Thursday, July 30, 2009

Bad week = good run.

Some observations I had while going on a jog/walk around Midvale Middle School this evening:

  • If I hadn't eaten dinner only an hour before leaving, it would have been more of a jog and less of a walk.
  • I'm going to have to find a new place to run on Thursday nights. It's apparently little-league football season, which means my running route was lined with trucks and SUVs with NFL team logo stickers plastered on the rear windows. Most of them with team moms and dads waiting with the car running for their child to finish practice, and eying me suspiciously as I was jogging a little too close to their cars for their comfort. Next time maybe I'll just put a helmet and shoulder pads on, and they'll just think I'm one of their players being punished for mouthing off. Just as long as they don't throw a football at me, because my complete inability to catch one smoothly would tip them off.
  • Midvale, in addition to being known for having more Arctic Circles per square mile than any other place on earth, is apparently a natural breeding habitat for some kind of little quail. Mom and dad quails that run around with little quail babies, and teenage quails that pester each other are all over this place. I'm pretty sure I ran (jog/walked) past the quail-equivalent of a game of tag tonight.
  • As I watched little kids running around the neighborhood with no sign of any kind of adult around to watch them, I worried for their safety in our borderline-shady neighborhood. And then I wondered if people thought the same of me growing up as I ran around the streets of Rose Park by myself and darted across Redwood Road regularly to play on the Jordan River Parkway.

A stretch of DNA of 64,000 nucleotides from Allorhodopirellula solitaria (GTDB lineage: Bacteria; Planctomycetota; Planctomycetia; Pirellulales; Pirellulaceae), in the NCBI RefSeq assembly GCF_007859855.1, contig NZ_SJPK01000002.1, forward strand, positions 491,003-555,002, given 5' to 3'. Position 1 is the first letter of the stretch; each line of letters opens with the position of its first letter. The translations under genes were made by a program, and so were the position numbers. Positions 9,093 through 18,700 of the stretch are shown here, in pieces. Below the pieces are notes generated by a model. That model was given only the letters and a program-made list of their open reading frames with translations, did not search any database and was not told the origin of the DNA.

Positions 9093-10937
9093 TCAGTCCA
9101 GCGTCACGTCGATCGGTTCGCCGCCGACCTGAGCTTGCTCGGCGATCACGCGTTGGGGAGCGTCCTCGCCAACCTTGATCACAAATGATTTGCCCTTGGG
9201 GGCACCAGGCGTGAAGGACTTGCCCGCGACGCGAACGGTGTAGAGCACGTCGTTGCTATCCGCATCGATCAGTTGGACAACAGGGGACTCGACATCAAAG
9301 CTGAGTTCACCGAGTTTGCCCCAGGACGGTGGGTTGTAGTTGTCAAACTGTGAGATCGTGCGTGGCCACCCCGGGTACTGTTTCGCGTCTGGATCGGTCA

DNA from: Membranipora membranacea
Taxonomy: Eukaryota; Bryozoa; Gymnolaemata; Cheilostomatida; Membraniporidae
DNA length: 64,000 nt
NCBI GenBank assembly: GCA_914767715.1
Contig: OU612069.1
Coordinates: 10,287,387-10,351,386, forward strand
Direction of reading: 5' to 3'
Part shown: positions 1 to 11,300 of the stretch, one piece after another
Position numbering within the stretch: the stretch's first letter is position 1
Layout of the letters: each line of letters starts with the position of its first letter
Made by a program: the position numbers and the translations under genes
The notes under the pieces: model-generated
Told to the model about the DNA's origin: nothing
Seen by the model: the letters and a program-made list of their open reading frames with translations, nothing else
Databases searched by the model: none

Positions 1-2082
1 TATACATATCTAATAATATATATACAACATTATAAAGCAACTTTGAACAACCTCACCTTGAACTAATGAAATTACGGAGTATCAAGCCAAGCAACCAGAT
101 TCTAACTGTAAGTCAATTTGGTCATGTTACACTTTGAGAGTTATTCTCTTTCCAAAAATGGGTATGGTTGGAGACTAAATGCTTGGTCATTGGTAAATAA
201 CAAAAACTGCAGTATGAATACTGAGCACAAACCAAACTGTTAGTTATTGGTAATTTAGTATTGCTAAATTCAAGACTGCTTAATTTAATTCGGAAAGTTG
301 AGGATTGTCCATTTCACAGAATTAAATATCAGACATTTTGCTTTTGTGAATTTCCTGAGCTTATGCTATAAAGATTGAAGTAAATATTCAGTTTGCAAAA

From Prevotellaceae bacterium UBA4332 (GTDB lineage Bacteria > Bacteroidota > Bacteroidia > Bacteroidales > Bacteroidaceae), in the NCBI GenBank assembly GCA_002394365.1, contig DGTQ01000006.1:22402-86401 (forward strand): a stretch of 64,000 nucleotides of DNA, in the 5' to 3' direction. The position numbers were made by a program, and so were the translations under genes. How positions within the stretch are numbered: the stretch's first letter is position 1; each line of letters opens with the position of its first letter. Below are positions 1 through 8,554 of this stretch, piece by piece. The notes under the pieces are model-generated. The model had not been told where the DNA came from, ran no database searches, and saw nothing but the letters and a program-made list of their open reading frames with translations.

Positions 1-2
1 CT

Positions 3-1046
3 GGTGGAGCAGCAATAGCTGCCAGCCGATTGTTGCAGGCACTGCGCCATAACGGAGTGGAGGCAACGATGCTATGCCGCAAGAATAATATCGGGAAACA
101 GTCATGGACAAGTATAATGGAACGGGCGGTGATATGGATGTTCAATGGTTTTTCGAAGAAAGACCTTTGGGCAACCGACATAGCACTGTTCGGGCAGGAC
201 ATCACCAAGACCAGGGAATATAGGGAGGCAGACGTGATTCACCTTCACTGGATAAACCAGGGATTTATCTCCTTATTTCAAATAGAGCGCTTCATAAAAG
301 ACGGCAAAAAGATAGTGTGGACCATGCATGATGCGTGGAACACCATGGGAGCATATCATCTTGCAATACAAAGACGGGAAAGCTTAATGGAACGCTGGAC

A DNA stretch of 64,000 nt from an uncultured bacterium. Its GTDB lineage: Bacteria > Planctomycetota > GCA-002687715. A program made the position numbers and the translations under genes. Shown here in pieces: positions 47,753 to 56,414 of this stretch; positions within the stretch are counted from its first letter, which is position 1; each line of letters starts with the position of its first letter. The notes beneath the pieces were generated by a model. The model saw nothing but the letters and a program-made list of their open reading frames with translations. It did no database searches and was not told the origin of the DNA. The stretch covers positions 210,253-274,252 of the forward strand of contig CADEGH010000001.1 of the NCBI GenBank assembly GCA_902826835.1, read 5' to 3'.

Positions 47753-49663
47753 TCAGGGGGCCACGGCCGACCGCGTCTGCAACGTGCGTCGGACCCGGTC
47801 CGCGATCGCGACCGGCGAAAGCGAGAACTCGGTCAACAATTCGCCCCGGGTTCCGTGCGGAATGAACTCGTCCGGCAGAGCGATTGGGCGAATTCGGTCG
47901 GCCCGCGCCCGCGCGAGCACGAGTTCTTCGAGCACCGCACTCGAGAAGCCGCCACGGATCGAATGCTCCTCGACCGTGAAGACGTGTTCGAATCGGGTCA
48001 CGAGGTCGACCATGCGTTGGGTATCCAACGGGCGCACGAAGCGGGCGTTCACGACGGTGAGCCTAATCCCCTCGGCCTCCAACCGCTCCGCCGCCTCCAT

• A young man was walking a bassett hound down the street. I didn't think that anyone could have less energy and spunk than their pet bassett hound, but this young man managed it. I wondered if he was yet another victim of World of Warcraft or other video games that cause people to go weeks without seeing the light of day.
  • Sometimes, if you decide to go just one more lap, you're rewarded with a brilliant sunset.

Tuesday, July 28, 2009

Turns out life isn't fair.

Do you ever wish you could go through the people you encounter in your life and pick an all-star team of them to carry you through your day-to-day tasks?

I had to say goodbye to one of my all-stars today.

It's a man who will remain nameless just in case he'd want it that way. He was assigned to work at our warehouse by the Dept. of Workforce Services, from whom he received a certain amount of money for the 32 hours a week he volunteers with us. When he first came to us it was obvious that he was homeless and struggling. In fact, I had one person in the warehouse comment on his smell, and ask if I could get rid of him based on the fact that it was unpleasant for other volunteers to work around him. I refused, certain that once he got some resources under his belt that he would naturally take better care of himself. Until then, people could just deal.